Skinny people only, please. (Mary Altaffer/AP)

It hasn't been a good couple of weeks for fashion brands that don't want bigger people wearing their clothes. Abercrombie & Fitch, whose longtime CEO Mike Jeffries insisted would only market to "cool, good-looking kids," finally decided to offer larger sizes after its declining popularity became too dramatic to ignore. And the pricey workout wear company Lululemon got dinged when its founder suggested that some women were just too big for its yoga pants, for which he later apologized.

Public opprobium isn't the only reason those remarks were regrettable. Insulting larger customers is also a terrible business decision, given the ever-increasing American waistline; more than a third of Americans now qualify as obese. Clothing companies have known this for a long time: Liz Claiborne launched a plus-size (or "special sized," in industry parlance) clothing line in 1989, and higher-end retailers kept moving into the category through the 1990s. Even Hot Topic was hip to the trend in 2001, accommodating the needs of pudgy goths.

At the same time, though, it's not always easy to incorporate larger sizes into floor displays. They require bigger mannequins, which can be costly to procure; the British department store Debenhams' just debuted a set of figurines to represent size 16. Retailers say that larger people are less uniform in shape; you can't just take the measurements from a size 6 and multiply by three to get a size 18 that would fit well.

Weightier women find shopping more stressful than slim ones, and often prefer to buy clothes online, which further disincentivizes stocking plus sizes in stores — Old Navy and Ann Taylor have moved them all online, and while Forever21 and H&M also have plus-size Web pages hidden on their site, their mass advertising skews skinny. Finally, obesity also tracks with poverty, making overweight people in the aggregate less valuable customers than skinny people (which isn't to say there's not strong demand).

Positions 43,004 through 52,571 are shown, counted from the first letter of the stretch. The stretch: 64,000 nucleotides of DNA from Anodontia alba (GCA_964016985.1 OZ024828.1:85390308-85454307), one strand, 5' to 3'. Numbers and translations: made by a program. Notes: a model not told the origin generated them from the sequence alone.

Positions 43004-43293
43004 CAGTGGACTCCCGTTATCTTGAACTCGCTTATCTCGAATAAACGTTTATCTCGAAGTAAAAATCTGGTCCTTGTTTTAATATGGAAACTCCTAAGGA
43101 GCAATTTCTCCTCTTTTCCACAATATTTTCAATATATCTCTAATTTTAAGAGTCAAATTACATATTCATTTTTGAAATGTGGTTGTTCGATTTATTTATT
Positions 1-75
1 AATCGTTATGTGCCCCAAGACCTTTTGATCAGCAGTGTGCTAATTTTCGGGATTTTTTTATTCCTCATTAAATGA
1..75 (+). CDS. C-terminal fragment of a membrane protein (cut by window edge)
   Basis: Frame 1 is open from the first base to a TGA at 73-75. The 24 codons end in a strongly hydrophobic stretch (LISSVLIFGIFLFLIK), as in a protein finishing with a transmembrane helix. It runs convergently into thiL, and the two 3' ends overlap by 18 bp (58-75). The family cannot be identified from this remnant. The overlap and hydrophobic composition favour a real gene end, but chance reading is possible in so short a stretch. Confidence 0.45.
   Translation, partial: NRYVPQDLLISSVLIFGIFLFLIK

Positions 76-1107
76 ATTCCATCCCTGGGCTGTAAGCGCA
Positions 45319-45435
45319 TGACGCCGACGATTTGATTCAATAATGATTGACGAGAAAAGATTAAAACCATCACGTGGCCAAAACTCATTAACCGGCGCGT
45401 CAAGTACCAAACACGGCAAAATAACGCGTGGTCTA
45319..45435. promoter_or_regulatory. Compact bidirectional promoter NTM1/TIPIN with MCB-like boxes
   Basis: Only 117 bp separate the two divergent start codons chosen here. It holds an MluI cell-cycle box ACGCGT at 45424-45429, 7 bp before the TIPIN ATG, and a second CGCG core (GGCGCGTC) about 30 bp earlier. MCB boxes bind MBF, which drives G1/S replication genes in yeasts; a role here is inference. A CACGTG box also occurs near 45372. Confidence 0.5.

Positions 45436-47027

"Most retailers can't afford to fit everybody," a National Retail Federation official told the AP last month.

So it's not actually shocking that even after all these years, Abercrombie and Lululemon — which only offers women's sizes up to 12 — aren't that far outside the norm for mainstream retailers. According to the NPD Group, sizes above 14 only account for 10 percent of sales, or $14.56 billion over the past year, which has hardly budged as a percentage of the overall market. It's just that most company CEOs don't talk about not wanting to make clothes for fat people in public.

Plus sizes beat teeny yoga pants, by stock prices at least. (Yahoo)

Clearly, though, it's possible to make money serving the full-figured (even Spanx is getting into jeans!). Lane Bryant, arguably the nation's most recognizable exclusively plus-size retailer, has been aggressively expanding in recent years. Its parent company, Charming Shoppes, was purchased by Ascena Retail Group last year, and it's been doing much better than its super-trim competitors.

Retailers that don't have to market plus sizes next to the more "aspirational" fits could just be the ones to scoop up the market.

How Ascena positions Lane Bryant. (Ascena Investor Day presentation)